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Rare Presentations of CNS Melioidosis - An Institutional Experience
E-ISSN: 2314-7326
P-ISSN: 2314-7334

Journal of Neuroinfectious Diseases
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Rare Presentations of CNS Melioidosis - An Institutional Experience

Sibhi Ganapathy1*, Rajesh Nair2 and Vinod Kumar2
1Department of Neurosurgery, Manipal Hospital Whitefield, Bengaluru, India
2Department of Neurosurgery, Kasturba Medical College, Manipal, India
*Corresponding Author: Sibhi Ganapathy, Consultant Neurosurgeon, Department of Neurosurgery, Manipal Hospital Whitefield, Bengaluru, India, Tel: +91968661783, Email: [email protected]

Received: 09-Jun-2018 / Accepted Date: 05-Jul-2018 / Published Date: 16-Jul-2018 DOI: 10.4172/2314-7326.1000278 /

Keywords: Cerebral melioidosis; Burkholderia pseudomallei; Cerebral abscess


Melioidosis is a disease caused by Burkholderia pseudomallei, a motile, gram-negative bacillus. It is endemic to eastern Asia and northern Australia. Commonly seen in diabetics, these infections can be seen in other immuno-compromised patients as well and is most often associated with pneumonia. CNS manifestations are rare and fewer than 70 cases have been published worldwide. Among these fewer than 10 cases have presented with primary cerebral abscess [1]. We present two cases of cerebral melioidosis, with the primary focus on strong clinical suspicion, early diagnosis and prompt medical management ascertaining good outcome.

Case Presentation

Case 1

A 39-year-old gentleman presented to our clinic with a non-tender, fluctuant 3 × 4 cm boggy swelling over the anterior region of the scalp with occasional “purulent like” spontaneous discharge of 3 weeks duration. Past history revealed that he was a diabetic on oral hypoglycemic drugs and was treated for pathological fracture of the radius, secondary to melioidosis. He had no symptoms suggestive of raised intracranial pressure and his preliminary neurological examination was unremarkable. The patient underwent incision and drainage of the scalp swelling 6 days back, at a local hospital, following which he noticed an increase in the discharge.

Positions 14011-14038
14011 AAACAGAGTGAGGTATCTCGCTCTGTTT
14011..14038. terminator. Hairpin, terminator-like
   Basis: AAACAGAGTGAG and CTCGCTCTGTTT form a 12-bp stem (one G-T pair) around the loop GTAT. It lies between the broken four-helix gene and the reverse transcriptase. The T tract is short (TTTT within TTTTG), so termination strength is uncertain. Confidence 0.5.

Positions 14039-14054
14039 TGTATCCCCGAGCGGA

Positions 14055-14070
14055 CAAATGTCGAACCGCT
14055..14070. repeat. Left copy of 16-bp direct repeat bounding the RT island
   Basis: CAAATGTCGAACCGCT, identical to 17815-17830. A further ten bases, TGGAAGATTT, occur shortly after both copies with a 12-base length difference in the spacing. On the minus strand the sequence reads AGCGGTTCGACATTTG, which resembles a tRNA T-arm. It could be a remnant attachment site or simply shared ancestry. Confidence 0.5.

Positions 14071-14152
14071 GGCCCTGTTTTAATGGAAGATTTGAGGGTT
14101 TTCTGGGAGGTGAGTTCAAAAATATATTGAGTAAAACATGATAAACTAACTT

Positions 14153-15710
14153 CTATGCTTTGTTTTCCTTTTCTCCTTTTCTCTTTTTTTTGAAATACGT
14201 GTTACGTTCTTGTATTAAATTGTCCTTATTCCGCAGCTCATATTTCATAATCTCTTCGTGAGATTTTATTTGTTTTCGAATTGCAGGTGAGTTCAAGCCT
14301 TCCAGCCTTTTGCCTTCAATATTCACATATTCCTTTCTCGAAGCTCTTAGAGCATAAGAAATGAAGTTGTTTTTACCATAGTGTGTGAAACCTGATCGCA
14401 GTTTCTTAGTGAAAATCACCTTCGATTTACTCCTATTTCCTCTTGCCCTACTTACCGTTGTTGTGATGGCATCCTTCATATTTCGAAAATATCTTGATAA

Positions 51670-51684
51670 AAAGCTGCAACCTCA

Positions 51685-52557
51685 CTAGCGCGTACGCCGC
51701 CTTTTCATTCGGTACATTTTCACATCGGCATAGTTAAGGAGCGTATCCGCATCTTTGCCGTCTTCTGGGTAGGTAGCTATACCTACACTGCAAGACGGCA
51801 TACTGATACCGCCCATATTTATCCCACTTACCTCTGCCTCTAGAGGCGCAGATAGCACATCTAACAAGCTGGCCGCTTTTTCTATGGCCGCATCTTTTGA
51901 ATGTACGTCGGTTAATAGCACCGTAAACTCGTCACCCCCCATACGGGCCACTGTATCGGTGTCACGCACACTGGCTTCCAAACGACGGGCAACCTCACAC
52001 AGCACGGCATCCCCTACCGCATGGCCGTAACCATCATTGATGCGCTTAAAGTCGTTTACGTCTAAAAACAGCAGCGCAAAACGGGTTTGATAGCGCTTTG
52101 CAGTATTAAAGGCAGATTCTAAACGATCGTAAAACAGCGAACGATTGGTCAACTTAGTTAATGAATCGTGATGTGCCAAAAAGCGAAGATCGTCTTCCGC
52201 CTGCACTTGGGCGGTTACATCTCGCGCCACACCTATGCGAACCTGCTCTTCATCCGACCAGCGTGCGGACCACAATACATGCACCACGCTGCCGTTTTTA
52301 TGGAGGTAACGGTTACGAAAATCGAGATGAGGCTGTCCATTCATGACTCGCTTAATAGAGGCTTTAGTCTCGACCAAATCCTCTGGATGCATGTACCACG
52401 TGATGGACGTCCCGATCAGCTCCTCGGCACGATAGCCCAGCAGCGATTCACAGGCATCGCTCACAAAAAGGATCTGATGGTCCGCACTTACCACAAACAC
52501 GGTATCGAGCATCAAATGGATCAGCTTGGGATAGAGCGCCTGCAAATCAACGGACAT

A plain computed tomography (CT) of the brain showed a bony erosion in the right frontal bone extending across the midline, to the left, with involvement of both inner and outer table with an extra-axial hyper dense lesion measuring 6.7 × 3.2 × 5.2 cm overlying the right frontal convexity and extending along the midline with mild effacement of the frontal horn of the right lateral ventricle. There was a 2 × 2.5 cm ring enhancing iso-hypodense lesion in the right frontal region suggestive of an intra-parenchymal abscess (Figure 1).


Figure 1: MRI Brain (preoperative) Peripherally enhancing multiple intracranial collection in the right frontal lobe, largest measuring 3.1 × 2.0 × 1.6 cm, which appears heterogeneously hyper intense on T1W and FLAIR (a,b), showing patchy restriction on DWI (d).An associated extradural component, measuring 7.8 × 1.2 × 1.0 cm (AP × TR × CC) seen overlying the right frontal convexity abutting the superior sagittal sinus, which shows maintained flow void. The collection extends posteriorly behind the coronal suture for about 4 cm with subgaleal extension as well (c).